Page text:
Spring 2016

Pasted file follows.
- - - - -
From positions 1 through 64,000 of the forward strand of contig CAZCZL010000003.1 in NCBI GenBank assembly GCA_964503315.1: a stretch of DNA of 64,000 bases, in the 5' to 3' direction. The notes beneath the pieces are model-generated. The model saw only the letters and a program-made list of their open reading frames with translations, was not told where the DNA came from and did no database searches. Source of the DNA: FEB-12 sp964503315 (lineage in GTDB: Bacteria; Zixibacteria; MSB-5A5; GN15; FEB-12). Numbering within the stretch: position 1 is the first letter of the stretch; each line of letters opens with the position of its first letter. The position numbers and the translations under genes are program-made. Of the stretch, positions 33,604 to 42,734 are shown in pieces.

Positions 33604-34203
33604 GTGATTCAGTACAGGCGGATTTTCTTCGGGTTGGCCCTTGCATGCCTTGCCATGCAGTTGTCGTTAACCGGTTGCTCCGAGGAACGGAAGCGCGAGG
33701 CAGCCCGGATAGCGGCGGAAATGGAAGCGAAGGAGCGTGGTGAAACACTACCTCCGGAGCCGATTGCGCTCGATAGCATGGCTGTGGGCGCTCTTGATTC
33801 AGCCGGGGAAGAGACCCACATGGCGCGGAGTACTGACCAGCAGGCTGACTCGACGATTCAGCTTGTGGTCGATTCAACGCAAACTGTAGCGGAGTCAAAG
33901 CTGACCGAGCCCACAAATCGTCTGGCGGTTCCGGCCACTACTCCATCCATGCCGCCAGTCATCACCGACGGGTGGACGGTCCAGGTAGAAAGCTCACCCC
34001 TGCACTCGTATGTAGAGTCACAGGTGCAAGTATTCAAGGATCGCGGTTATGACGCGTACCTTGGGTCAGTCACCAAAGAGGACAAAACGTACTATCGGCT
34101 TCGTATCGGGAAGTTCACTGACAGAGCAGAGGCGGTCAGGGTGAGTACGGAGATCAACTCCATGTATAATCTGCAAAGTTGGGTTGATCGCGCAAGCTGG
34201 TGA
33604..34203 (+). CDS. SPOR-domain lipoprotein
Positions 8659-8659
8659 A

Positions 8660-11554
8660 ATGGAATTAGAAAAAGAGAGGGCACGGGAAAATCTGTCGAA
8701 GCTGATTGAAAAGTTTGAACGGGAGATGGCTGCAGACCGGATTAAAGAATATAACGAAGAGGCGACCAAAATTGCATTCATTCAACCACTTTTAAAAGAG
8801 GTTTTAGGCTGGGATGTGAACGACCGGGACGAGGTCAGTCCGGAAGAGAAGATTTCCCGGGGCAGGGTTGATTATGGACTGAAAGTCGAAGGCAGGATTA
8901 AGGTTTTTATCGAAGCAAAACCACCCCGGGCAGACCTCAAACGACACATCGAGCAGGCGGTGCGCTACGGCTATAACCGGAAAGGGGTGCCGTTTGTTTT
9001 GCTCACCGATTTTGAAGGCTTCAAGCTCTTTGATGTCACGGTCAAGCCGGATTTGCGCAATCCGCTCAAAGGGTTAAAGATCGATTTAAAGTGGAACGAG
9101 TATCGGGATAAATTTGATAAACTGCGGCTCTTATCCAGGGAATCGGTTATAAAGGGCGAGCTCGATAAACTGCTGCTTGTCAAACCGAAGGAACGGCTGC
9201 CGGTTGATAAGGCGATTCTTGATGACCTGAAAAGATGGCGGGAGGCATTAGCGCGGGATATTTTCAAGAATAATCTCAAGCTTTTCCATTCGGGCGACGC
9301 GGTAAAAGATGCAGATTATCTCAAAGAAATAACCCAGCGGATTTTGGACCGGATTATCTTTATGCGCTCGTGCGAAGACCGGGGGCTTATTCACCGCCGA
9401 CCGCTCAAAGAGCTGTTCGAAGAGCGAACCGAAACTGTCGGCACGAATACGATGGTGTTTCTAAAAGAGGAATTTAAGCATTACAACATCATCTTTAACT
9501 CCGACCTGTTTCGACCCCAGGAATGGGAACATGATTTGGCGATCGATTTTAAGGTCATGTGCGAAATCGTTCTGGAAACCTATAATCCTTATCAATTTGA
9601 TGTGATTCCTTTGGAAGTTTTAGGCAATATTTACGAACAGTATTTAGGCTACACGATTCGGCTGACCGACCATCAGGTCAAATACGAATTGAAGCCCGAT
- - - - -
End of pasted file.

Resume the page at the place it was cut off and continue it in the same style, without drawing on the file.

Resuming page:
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Page 36 of 64 | Spring 2016 | SAG-AFTRA 35 SAG-AFTRA PROMOTES DIVERSITY COAST TO COAST 5. From left, SAG-AFTRA EEO & Diversity Coordinator Becky Curran and SAG-AFTRA members Jay Cramer, Katy Sullivan and National PWD Committee Co-Vice Chair Danny Woodburn at the Beyond Hollywood: Authenticity and Opportunity panel discussion at the ReelAbilities Film Festival in New York on March 13. Co-hosted by SAG-AFTRA, the annual event is dedicated to promoting awareness and appreciation of the artistry of people with different abilities to create a more inclusive media landscape. 6. Actor-director Paul Feig, left, and actor Maria Bello join a panel discussion about the gender gap in the entertainment industry on March 30. The panel, which was presented by SAG-AFTRA Los Angeles Local Women's Committee, EPIX Network and the USC Annenberg School, followed a screening of The 4%: Film's Gender Problem, a documentary highlighting the dearth of female directors. 5 5. JESSICA MURRAY; 6. ANGELA WEISS 6 status, sexual orientation, political affiliation, veteran status, gender identity or expression, age or disability." Full inclusion is about more than just race. There isn't just a lack of faces and voices of color in the entertainment and broadcast industries, there's also a dearth of visibility of people with disabilities and seniors. There's also lingering gender inequality between male and female actors when it comes to compensation and treatment and the kinds of roles they're offered. And let's not forget the ageism that is still alive and well. SAG-AFTRA National Executive Director David White said there needs to be more diversity throughout all levels of the industry, not just towards the end of the process when SAG-AFTRA members are competing for jobs; he calls it a "pipeline problem." "In order for the pipeline to work, you've got to have people with talent and skills, they need to be known by someone and be part of a network, and they need access to a decision-maker," he told the Los Angeles Times in a March 3 interview. "The industry has to break the habit of surrounding itself with people who look like them, and expand that circle." Having people with varied backgrounds and life experiences deciding what content gets made can make all the difference in more dynamic and diverse casting choices, reflecting the world in which we live. Ultimately, though, diversity isn't about just raw numbers. It's about more and better jobs for all SAG-AFTRA members, in particular, those who have historically been denied opportunities to compete for those positions. Professional Young Performer After the Year 2000? Check for Unclaimed Wages!

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